Published on January 25th, 20130
Delhi gang rape spurs purchases of CCTVs
Chinese CCTVs are imported the most; all metros and major cities in India figure in the just-released ASSOCHAM survey report.
A major news event can have off-shoots in several other places. Following the brutal gang rape and subsequent death of a 23-year-0ld medical student in Delhi last month, a survey reveals that the import and demand of Chinese closed circuit television (CCTV) and surveillance cameras have dramatically shot up.
According to a survey released by Associated Chamber of Commerce (ASSOCHAM) yesterday, which was carried out over a period of a month starting from December 20, 2012 and involved interactions with about 200 stakeholders in security (traders, manufacters, etc.), “Over half of the traders said that there is negligible manufacturing of CCTV cameras in the country and thus they import the same from countries like China, Taiwan, Malaysia, Israel and also from the US and Europe, as their products are not only cheap but these countries being leading hardware manufacturers, their products are based on latest technologies and thus are more preferred by the customers over domestically manufactured CCTVs.”
“The need for safety and security in almost every walk of life has fuelled an overwhelming demand for CCTV cameras and more so after the Munirka gang rape incident, as hostels, paying guest accommodations, hotels and places alike in cosmopolitan cities are installing surveillance gadgets to keep a check on the movements of both inhabitants and potential stalkers,” said DS Rawat, Secretary General, ASSOCHAM.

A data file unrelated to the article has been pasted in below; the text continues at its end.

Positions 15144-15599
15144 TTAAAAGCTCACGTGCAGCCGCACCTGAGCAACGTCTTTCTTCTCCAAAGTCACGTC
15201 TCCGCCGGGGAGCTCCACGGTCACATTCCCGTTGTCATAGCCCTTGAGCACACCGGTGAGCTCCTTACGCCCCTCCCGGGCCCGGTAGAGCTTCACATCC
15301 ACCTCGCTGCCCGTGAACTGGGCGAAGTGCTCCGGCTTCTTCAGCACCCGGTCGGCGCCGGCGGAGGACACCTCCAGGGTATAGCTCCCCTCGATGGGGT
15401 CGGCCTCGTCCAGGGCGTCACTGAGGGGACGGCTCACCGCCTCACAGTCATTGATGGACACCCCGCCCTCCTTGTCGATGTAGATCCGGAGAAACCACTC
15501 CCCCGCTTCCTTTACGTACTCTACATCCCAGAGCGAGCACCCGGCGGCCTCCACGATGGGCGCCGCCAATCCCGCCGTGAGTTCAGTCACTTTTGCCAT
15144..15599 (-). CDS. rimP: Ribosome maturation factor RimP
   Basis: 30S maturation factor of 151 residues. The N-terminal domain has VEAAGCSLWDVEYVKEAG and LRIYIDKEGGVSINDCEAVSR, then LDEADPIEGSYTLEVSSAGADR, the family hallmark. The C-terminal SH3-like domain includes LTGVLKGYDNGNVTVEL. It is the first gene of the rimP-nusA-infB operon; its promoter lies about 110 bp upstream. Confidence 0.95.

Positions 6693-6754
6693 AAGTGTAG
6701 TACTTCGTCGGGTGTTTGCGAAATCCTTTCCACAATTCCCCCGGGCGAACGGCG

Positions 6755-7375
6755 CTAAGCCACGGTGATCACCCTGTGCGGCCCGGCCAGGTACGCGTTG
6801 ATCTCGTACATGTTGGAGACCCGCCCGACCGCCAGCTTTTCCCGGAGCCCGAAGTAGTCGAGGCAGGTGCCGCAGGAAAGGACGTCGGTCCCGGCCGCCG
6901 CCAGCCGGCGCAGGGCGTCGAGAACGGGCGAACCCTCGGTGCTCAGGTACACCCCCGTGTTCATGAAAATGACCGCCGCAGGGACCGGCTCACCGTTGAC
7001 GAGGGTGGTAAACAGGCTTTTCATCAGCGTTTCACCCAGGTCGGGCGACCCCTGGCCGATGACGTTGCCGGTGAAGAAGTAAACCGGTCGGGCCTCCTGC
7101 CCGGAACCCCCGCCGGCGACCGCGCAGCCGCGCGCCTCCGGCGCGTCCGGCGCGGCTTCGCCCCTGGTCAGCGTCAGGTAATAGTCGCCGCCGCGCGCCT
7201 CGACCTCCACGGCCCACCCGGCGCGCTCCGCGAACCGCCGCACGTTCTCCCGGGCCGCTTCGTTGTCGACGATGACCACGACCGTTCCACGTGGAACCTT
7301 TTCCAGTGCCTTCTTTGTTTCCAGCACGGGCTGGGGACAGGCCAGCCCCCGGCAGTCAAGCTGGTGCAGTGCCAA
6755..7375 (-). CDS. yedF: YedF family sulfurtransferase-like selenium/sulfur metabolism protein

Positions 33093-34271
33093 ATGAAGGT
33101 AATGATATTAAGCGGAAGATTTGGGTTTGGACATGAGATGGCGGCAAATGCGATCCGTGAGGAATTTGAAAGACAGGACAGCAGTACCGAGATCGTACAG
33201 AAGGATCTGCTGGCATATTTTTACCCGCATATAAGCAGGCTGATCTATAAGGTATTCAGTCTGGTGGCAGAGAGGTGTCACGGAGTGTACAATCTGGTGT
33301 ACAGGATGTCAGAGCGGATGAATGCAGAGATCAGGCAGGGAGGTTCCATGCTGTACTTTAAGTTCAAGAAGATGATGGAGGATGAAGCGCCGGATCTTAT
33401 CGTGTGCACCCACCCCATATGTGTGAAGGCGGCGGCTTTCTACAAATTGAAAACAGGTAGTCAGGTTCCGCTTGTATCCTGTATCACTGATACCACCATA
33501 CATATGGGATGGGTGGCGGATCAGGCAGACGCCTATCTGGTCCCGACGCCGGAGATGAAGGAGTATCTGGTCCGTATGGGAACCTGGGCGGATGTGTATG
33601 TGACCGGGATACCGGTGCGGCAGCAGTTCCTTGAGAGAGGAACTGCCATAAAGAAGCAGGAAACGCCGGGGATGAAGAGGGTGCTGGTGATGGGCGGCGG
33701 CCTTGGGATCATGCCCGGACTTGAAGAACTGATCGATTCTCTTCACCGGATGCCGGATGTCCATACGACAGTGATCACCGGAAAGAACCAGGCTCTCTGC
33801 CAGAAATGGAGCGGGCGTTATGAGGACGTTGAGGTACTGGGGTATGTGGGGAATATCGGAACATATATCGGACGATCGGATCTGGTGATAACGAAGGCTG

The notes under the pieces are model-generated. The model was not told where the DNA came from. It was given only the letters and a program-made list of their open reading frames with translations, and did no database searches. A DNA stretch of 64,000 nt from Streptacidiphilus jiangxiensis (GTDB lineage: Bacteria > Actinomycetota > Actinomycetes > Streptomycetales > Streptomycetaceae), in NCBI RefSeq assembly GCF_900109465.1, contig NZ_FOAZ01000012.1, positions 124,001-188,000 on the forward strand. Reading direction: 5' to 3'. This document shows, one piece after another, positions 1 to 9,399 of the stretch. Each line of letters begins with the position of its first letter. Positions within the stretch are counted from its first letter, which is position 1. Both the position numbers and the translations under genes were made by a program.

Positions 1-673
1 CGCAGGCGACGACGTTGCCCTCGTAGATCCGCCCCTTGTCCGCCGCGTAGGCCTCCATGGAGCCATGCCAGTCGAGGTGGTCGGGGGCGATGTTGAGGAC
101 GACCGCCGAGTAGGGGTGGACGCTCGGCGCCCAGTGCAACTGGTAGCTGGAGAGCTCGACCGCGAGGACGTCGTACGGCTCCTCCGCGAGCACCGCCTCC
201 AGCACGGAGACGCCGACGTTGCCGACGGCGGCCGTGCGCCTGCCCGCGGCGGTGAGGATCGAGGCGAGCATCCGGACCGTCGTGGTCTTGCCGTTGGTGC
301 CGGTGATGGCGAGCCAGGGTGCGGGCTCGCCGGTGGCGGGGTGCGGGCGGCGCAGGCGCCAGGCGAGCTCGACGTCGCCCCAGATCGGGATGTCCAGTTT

The survey was carried out in the metros of the country and big cities – Mumbai, Delhi-NCR, Bangalore, Kolkata, Chennai, Hyderabad, Kanpur, Lucknow and Pune, as these State capitals and cities comprise a large number of men and women “from various tier II, III cities, districts and rural areas in search of job opportunities, which also makes these centres prone to crime.”
A majority of respondents are said to have claimed that even most of the indigenous enterprises import all the components of surveillance equipment from abroad, assembling them and selling them under their brand names. In terms of sales, the Chinese CCTVs sell the most. “Respondents said their sales have increased by over 60 to 70 per cent during the course of last one month itself,” the survey says.
Lack of government support, absence of regulatory framework, large investments and outdated technology are key reasons holding back domestic electronic companies from venturing into the CCTV domain leading to increased dependence upon imported material, highlights ASSOCHAM. According to their analysis, the video surveillance and CCTV market in India is growing at a compounded annual growth rate of about 30 per cent, and is likely to cross Rs 2,200 crore by year 2015.
Asia accounts for nearly 35 per cent of the global CCTV market with a share of over Rs 27,000 crore.
The CCTV camera industry is set to emerge as a huge market in the next few years in wake of rising demands from sectors like the hospitality industry, services, healthcare, retail and transportation. Currently, parts of northern India account for maximum number of security installations, followed by west, south and east India.
(Picture courtesy 2mcctv.com)